Re: Examples of SQL anomalies?

From: JOG <>
Date: Sun, 29 Jun 2008 19:55:12 -0700 (PDT)
Message-ID: <>

On Jun 28, 8:48 pm, Rob <> wrote:
> On Jun 26, 4:01 pm, Gene Wirchenko <> wrote:> Let me add another item.
> > Joins will often give trouble with ambiguity of names. Never
> > mind that I am joining on the two columns having the same value. If
> > they have the same name, I have to prefix them with the table name.
> > Sincerely,
> > Gene Wirchenko
> On January first of this year, I pointed cdt to
> in which I described the Aggregate-Link schema, a new way to represent
> relationships in relational databases.
> I freely admit that I was intentionally vague about what one could do
> with it, but you (Gene Wirchenko) have given me a lead-in I cannot
> ignore because it leads in exactly to one important value of the
> Aggregate-Link schema: The separation of structure from data in
> relational databases.

Yes and it was twaddle then, as it is twaddle now. Foreign key references provide all the "structure" one would need. Please don't see this as a request for a debate. I am merely pointing out that the OP should not waste his time trying to decipher your sales-pitch. If you have no useful answers to a genuine question on the OP's part then it should not be seen as another opportunity to sell your chocolate teapots.

> If you look about 3/7ths down the page under "Aggregate-Link Structure
> Isolation", you'll see the following quote:
> "Beginning with the introduction of the Relational Model in 1970 [Codd
> 1970],
> all approaches to relational system design have been entity oriented
> -- that
> is, oriented to the representation of entities. Relationships are
> unnamed and
> for the most part, invisible. Yet relationships provide the structure
> that
> associates tuples in one relation to tuples in another. The join
> operator
> is the principal means for retrieving related tuples and their
> attribute data.
> Relationships have never been treated as first-class components."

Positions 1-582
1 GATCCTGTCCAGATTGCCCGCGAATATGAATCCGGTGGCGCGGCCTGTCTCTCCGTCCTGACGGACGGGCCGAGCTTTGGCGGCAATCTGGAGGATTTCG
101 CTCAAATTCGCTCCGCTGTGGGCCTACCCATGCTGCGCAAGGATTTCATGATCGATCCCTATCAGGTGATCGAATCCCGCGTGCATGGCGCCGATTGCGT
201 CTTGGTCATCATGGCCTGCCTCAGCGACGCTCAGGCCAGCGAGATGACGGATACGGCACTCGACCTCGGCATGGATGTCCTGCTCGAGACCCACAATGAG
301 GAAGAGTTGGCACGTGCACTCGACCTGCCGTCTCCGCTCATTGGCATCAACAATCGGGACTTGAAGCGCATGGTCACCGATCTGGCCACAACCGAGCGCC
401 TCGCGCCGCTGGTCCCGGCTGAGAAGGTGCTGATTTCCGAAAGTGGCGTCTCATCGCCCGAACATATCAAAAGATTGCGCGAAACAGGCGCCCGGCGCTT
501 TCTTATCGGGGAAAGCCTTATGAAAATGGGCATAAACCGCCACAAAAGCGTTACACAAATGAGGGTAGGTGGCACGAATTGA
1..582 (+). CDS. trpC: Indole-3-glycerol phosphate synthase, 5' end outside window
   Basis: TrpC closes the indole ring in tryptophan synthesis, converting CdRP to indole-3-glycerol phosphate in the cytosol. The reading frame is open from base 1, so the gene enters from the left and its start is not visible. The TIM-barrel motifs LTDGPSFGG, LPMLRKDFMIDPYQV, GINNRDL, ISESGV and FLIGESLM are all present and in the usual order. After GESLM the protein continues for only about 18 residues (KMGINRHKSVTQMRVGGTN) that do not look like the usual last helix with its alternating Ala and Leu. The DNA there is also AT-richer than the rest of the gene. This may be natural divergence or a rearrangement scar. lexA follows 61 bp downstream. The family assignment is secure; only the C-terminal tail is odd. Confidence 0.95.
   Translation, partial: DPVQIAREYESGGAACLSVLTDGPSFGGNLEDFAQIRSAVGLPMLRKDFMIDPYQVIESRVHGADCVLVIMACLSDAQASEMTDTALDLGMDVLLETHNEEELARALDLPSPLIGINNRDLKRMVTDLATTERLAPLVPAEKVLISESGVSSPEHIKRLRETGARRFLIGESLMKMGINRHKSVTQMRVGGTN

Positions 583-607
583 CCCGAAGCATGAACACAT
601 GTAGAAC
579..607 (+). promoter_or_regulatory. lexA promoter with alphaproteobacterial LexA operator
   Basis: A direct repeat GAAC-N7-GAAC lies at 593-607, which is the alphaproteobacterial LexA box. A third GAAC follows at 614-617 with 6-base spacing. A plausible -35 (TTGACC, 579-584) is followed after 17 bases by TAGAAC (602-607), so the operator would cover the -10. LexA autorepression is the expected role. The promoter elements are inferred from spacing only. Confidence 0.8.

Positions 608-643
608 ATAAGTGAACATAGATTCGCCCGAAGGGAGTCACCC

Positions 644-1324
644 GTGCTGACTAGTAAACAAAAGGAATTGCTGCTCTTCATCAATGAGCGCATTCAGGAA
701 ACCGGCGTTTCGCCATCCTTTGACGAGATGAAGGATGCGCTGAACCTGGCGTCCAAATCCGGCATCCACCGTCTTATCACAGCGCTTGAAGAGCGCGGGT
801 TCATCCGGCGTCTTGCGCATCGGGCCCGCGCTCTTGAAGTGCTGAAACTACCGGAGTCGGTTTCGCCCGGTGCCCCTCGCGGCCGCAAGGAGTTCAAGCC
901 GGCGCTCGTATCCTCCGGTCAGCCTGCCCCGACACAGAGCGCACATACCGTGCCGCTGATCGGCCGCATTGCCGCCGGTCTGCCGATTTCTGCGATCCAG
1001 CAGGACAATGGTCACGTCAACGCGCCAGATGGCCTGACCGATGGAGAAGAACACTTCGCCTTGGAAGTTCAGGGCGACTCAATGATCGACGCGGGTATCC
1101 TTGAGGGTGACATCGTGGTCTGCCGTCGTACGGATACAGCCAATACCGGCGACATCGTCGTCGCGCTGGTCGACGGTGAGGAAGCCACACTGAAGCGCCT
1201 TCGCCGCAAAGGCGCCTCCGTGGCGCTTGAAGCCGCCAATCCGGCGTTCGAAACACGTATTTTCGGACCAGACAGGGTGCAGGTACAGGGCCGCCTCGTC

> I was genuinely hoping that someone would pick up the gauntlet and run
> with
> it, but nobody has. People are busy, they have plenty of their own
> projects.
> My expectations were unrealistic.
> I am working on the next iteration of the website, one that will
> "reveal"
> several values in the Aggregate-Link schema, but it is taking alot
> more
> time than I expected and won't be ready much before September'08. In
> the
> meantime, consider the following observation:
> *****
> If a relationship were a first-class object in SQL, one would
> necessarily
> have to specify all of the following when declaring a named
> relationship:
> a. the relationship name and cardinality,
> b. 2 relations (I call them "parent" and "child" because the
> interesting
> relationships are asymmetric),
> c. the join "columns" (I use the terms "primary key" and "foreign
> key"), and
> d. whether childless parents and parentless childs (orphans) are to be
> considered
> part of the relationship.
> *****
> As a consequence, by specifying a relationship by name in a query (in
> or some other language), the problem you stated ("ambiguity of names")
> would
> disappear. In fact, the join as an explicit operator would practically
> disappear.
> More than one relationship between the parent- and child relations?
> - Not ambiguous because different relationships have different names.
> Multiple relationships (i.e., more than 1 join)?
> - Composition.
> Intersection, union, relative difference between relationships?
> - Think. Can't these be resolved entirely from the relationship
> without access to the entities?
> I cannot get involved in lengthy discussions here -- I'm overwhelmed
> with the effort to create the next iteration of the website
> (
> I am interested to see if anyone else finds any merit in the
> relationship-oriented
> approach.
> Rob
Received on Sun Jun 29 2008 - 21:55:12 CDT

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